Fresh Fruit and Vegetable Program
The Pelham Elementary School has been offering the fresh fruit and vegetable program (FFVP) for 10 years and the FFVP program will be offered for this 2019-2020 school year through Section 19 of the Richard B. Russell National School Lunch Act. The purpose of the program is to increase elementary school children’s consumption of fresh fruits and vegetables, to expose elementary school students to new fruits and vegetables, to improve healthy eating habits, and to help elementary schools create healthier school food environments.
The Fresh Fruit and Vegetable program (FFVP) provides all children that attend the Pelham City Elementary School with a variety of free fresh fruits and vegetables throughout the school day. It is an effective and creative way of introducing fresh fruits and vegetables as healthy snack options.
Fun Facts about Tangerines
Category : Citrus, Fruit Facts, Mandarin Oranges, Tangerines
The history of the tangerine is quite interesting. The tangerine is actually a variety of the Mandarin Orange, which is native to Southeastern Asia. The name “tangerine” originates from Tangier, Morocco that was the port from which the very first batches of the tangerine fruit were shipped from Tangier, Morocco or Southeast Asia to Europe. Tangerines have been cultivated for over three thousand years in counties like Japan and China. However, this amazing fruit did not arrive in the US until the mid-nineteenth century. The first batch of tangerines was brought to America when the Italian consul in New Orleans decided to plant it on the grounds surrounding the consulate. From New Orleans, the tangerine was taken to Florida and it became a commercial crop like other citrus fruits. Florida has become famous for their production of oranges as well as tangerines.
A tangerine tree is quite interesting because it is much smaller than most of the other citrus fruits which tend to be on large side. Tangerines are also known for their bright orange peel, which is usually much more vibrant than the peel of an orange. Tangerines are slightly flattened at each end and feature a loose, orange and reddish peel. The segments that are easily separated are tender, rich in flavor and juicy. The pulp of tangerines is also extremely abundant in Vitamin C. Tangerines have many of the same health benefits that oranges have and are also used frequently in cooking. Another interesting fact is that the oil from the skin is actually a signature ingredient in several orange liqueurs.
The peak season for tangerines is between December and January so make sure that you order some premium tangerines early because they tend to sell out long before they are actually ready to be shipped. When selecting tangerines you should look for the ones that do not have any blemishes and are slightly heavy for their size. This means that they are really juicy and should be very sweet. You will want to avoid tangerines that feature soft spots, dents, cuts or mold. The color of a tangerine is generally not a good indication of sweetness, so do not be fooled into thinking the brightest orange tangerines are the most sweet. Overall tangerines are an interesting healthy fruit that should be perfect for you and your family to enjoy. In order to make your tangerines last longer store them in a cool, dry place or in the refrigerator.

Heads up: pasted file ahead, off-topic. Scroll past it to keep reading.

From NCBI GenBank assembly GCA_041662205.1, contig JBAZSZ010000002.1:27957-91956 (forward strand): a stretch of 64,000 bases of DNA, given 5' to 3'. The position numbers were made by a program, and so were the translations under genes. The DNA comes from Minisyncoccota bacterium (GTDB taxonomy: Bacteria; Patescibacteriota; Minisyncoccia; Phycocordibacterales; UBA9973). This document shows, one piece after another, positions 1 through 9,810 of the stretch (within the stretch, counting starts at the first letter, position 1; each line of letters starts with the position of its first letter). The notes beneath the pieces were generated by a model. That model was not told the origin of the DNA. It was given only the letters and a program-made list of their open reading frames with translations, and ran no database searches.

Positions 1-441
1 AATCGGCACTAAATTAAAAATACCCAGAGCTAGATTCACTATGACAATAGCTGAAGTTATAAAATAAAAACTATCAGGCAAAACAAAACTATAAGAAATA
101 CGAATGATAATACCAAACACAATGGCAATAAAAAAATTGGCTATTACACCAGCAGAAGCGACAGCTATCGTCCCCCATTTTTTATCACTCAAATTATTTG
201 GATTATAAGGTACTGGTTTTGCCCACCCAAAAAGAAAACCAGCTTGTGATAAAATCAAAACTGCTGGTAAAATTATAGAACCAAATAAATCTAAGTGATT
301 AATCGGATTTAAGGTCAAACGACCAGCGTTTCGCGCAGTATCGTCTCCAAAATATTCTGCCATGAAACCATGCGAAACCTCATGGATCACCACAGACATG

When your child arrives, they will have the opportunity to have breakfast and lunch provided by Pelham City Schools AT NO CHARGE. Also, Faculty and staff can prepay for lunch in advance.
PICTURED LEFT TO RIGHT:
Tyra Butler - Talzonda Randall, Supervisor
Robin Stokes, Manager - Nekita Brown -
Christine Robertson, Assistant Manager -
Helen Rhymes -Jackie Prince - Angel Davis
In accordance with Federal civil rights law and U.S. Department of Agriculture (USDA) civil rights regulations and policies, the USDA, its Agencies, offices, and employees, and institutions participating in or administering USDA programs are prohibited from discriminating based on race, color, national origin, sex, disability, age, or reprisal or retaliation for prior civil rights activity in any program or activity conducted or funded by USDA.
Persons with disabilities who require alternative means of communication for program information (e.g. Braille, large print, audiotape, American Sign Language, etc.), should contact the Agency (State or local) where they applied for benefits. Individuals who are deaf, hard of hearing or have speech disabilities may contact USDA through the Federal Relay Service at (800) 877-8339. Additionally, program information may be made available in languages other than English.
To file a program complaint of discrimination, complete the USDA Program Discrimination Complaint Form, (AD-3027) found online at: http://www.ascr.usda.gov/complaint_filing_cust.html, and at any USDA office, or write a letter addressed to USDA and provide in the letter all of the information requested in the form. To request a copy of the complaint form, call (866) 632-9992. Submit your completed form or letter to USDA by:
(1) mail: U.S. Department of Agriculture
Office of the Assistant Secretary for Civil Rights
1400 Independence Avenue, SW
Washington, D.C. 20250-9410;
(2) fax: (202) 690-7442; or (3) email: firstname.lastname@example.org.
If you have any questions, please call Talzonda Randall at (229) 294-8715 Ext-102.
This institution is an equal opportunity provider.